Arthur Schlesinger Jr., born in 1917, was a Pulitzer Prize-winning American historian and critic. He was special assistant and ‘court historian’ to President Kennedy from 1961 to 1963, and wrote an account of the Kennedy Administration, A Thousand Days. In 1968, he supported the presidential campaign of Senator Robert F. Kennedy until Kennedy’s assassination, and later wrote Robert Kennedy and His Times. He died in February 2007.
Here is an interview with him from my book, Singular Encounters.
At Harvard you were once reported to have said, ‘I love teaching but I hate students.’
I don’t recall ever saying anything like that, nor is it what I feel. On the whole I like students more than I like teaching. I don’t mind teaching and I work hard at it and believe I have done it reasonably well, but there are some people for whom teaching is an organic part of life and for whom deprivation would be equivalent to amputation. I regard teaching as better than ditch digging as a way to support oneself, and I find students quite agreeable, but I’m essentially a writer, and if I could have figured out a way of life that would have removed the necessity for teaching, I would have done it. At present I can’t retire, because if I were to bring home the books that I have in my office to a house already overflowing with books, my wife would throw me or the books or both into the street.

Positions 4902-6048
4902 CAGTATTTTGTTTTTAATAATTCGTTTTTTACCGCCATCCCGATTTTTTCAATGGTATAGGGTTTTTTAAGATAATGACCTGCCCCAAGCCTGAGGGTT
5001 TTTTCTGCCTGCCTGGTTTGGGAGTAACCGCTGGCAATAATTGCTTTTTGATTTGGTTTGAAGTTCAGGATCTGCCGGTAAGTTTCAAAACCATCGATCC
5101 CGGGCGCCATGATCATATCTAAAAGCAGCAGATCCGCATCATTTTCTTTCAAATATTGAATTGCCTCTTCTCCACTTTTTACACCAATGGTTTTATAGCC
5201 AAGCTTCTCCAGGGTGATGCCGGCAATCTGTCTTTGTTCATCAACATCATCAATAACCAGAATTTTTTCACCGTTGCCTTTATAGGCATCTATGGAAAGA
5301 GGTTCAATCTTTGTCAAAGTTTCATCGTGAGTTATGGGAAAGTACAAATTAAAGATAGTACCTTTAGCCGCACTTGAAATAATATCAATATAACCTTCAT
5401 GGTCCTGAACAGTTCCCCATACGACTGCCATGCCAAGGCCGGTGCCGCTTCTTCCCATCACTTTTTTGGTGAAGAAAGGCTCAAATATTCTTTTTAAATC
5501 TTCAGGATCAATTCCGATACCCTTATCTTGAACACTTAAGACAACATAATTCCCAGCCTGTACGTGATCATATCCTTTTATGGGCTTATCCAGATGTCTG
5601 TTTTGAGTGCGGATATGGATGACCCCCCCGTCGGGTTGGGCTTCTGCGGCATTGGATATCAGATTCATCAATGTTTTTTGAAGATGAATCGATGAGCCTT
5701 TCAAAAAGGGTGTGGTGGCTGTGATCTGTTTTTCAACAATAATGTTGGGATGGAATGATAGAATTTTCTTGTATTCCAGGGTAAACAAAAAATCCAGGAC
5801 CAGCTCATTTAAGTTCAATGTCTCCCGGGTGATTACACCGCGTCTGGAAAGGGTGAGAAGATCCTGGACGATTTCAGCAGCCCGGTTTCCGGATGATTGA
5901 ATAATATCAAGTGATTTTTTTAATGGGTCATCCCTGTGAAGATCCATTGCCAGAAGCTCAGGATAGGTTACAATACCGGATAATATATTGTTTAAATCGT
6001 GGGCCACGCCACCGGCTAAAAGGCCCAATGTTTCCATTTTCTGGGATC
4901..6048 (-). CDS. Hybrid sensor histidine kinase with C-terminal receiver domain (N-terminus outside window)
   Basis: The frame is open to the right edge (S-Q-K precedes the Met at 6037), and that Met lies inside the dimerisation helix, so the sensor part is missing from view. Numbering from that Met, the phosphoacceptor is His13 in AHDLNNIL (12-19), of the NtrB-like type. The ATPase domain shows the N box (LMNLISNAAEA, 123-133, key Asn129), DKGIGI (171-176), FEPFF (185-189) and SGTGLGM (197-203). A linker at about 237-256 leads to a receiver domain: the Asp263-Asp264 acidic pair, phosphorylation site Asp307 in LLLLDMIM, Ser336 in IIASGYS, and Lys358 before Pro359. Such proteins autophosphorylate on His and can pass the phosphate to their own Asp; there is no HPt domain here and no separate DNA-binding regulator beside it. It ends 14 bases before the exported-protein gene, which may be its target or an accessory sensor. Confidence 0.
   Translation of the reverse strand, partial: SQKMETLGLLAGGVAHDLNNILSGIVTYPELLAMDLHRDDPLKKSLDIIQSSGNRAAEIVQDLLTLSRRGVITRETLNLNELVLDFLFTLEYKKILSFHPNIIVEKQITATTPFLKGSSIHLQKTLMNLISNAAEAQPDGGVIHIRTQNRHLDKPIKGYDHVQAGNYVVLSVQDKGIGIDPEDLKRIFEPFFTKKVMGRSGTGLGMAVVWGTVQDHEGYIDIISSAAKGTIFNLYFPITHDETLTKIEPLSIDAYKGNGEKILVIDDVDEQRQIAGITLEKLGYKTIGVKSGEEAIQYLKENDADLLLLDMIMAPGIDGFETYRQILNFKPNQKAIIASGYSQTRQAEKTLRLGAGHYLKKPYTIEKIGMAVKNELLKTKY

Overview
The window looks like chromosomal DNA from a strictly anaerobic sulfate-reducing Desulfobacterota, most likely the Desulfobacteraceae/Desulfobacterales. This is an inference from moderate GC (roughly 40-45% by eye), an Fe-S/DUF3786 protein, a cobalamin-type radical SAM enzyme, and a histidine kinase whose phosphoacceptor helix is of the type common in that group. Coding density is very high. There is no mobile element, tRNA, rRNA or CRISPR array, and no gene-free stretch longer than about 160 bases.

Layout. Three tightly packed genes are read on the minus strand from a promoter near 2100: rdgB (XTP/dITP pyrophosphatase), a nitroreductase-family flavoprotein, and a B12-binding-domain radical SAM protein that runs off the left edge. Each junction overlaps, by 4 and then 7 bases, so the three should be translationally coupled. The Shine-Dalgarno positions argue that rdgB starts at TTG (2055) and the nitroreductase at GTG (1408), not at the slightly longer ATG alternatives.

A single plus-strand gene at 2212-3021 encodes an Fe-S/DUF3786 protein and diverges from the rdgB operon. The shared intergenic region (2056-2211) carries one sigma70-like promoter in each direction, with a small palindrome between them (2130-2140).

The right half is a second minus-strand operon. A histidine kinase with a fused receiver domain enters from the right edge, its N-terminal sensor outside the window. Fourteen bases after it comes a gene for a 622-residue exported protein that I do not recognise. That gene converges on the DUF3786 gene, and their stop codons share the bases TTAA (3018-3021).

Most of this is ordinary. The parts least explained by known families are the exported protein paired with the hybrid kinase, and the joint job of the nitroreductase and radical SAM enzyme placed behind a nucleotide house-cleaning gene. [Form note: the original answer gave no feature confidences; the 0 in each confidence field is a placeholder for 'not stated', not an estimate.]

As a celebrated American historian, you have been special adviser to a president of the United States. How did you reconcile the two disciplines: that of distinguished politician and that of political aide?
It’s only in recent times that the two professions have become distinct. For a long time the two were fused in the same person without any sense of incompatibility. After all, Thucydides was an Athenian general and Julius Caesar was a far from dispassionate observer. Gibbon wrote in his memoirs, about his military experience, that the captain of the Hampshire Grenadiers was not useless to the historian of the Roman Empire. I think the opportunity to see how worldly decisions are made is as likely to enrich the historian as much as to corrupt him.
In my own case, in the United States, my mother was collaterally descended from George Bancroft, the first great American historian, who wrote a history of the United States in many volumes. George Bancroft was also Jackson’s and Van Buren’s political man in Massachusetts. He was Folk’s secretary of the navy, minister to England and to Germany, and was also a very productive historian.